Representation of women among US chemistry doctoral recipients is nearly 40%
New data released by the US National Science Foundation (NSF) indicates that the gender balance is better among doctoral recipients in chemistry at US universities when compared with their counterparts across the physical sciences.
Of 9290 physical sciences PhDs awarded at US universities in 2013, 2491 were in chemistry and almost 40% were granted to women. By contrast, only around 29% of the PhDs awarded in all the physical sciences went to women.
When it comes to citizenship, the data show that 52% of the doctoral recipients in physical sciences were either a US citizen or permanent resident. However, the figure was higher among chemistry PhDs, reaching 58%. In addition, 42% of the doctoral recipients in all the physical sciences were temporary visa holders, versus 36% in chemistry.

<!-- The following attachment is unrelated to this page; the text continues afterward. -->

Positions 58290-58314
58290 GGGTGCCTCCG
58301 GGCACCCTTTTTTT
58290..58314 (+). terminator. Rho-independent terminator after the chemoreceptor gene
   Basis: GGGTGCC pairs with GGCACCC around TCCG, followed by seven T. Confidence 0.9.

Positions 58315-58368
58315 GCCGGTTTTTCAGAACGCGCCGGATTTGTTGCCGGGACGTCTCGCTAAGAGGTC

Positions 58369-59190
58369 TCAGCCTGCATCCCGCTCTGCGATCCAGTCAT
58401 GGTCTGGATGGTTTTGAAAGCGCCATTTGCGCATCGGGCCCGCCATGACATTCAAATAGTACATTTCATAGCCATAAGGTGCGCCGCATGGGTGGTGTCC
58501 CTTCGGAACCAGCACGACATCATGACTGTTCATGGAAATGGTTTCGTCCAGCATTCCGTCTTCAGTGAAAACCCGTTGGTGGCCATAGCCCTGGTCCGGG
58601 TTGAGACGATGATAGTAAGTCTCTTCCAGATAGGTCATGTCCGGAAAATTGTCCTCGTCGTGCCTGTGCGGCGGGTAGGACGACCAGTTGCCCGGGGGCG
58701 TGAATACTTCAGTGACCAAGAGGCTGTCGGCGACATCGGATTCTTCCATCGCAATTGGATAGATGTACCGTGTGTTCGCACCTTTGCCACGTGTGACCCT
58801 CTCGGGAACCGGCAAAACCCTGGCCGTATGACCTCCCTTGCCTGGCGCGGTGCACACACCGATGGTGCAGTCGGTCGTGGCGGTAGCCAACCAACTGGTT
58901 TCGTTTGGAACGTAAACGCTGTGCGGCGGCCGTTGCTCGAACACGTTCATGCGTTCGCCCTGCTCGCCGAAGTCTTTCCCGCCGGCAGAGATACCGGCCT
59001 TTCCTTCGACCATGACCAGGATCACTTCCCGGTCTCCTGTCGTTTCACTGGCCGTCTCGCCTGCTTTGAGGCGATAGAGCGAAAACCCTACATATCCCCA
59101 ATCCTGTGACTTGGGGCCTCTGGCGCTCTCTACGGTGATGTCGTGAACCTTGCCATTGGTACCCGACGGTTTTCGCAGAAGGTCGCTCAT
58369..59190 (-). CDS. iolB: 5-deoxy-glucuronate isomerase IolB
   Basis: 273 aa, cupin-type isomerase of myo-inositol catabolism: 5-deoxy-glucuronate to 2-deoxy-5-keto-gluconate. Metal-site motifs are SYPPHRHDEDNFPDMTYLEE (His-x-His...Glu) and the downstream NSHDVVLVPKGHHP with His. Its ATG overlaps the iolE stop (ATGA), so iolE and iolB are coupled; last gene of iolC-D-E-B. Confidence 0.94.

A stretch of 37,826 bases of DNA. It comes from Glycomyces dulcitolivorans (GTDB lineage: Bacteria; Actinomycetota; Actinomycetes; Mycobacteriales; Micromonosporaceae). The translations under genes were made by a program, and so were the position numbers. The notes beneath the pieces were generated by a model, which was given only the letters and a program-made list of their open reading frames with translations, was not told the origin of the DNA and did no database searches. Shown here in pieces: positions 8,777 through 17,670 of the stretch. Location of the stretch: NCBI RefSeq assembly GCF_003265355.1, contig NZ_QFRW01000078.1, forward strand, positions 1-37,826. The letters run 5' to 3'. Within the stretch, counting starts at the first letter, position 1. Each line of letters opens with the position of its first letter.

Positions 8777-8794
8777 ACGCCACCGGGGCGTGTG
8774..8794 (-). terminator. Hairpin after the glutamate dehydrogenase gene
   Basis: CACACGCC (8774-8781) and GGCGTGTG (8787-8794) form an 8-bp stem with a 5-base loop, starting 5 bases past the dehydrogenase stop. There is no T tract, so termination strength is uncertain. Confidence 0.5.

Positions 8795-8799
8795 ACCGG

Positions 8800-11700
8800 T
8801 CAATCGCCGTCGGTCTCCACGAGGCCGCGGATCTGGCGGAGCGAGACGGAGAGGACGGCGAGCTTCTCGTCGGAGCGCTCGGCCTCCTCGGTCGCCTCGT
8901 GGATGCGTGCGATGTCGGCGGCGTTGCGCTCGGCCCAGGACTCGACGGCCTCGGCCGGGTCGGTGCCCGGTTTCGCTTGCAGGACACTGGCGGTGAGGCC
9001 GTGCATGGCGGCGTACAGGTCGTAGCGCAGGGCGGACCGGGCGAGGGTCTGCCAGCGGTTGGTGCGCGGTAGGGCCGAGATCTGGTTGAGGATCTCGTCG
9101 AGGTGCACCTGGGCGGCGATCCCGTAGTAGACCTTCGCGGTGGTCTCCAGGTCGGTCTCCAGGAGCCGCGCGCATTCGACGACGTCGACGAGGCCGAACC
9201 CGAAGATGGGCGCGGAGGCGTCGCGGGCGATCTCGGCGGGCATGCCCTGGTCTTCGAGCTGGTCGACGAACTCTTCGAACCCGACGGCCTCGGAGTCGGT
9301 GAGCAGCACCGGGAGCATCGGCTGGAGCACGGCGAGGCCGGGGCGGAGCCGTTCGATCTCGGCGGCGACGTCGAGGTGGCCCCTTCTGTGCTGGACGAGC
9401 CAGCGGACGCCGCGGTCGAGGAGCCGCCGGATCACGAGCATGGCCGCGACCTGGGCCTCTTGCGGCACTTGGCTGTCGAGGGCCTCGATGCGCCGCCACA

Separate data publicised by the NSF examines employment decisions of US doctoral graduates in the fields of science, engineering and health for the academic years 2001–2009. The agency found that overall, 89% of these doctoral graduates reported their intent to live in the US after graduation. For US citizens, roughly 95% intended to stay in the country. The actual proportion of those graduates living in the US in 2010 tracks the expected stay rate.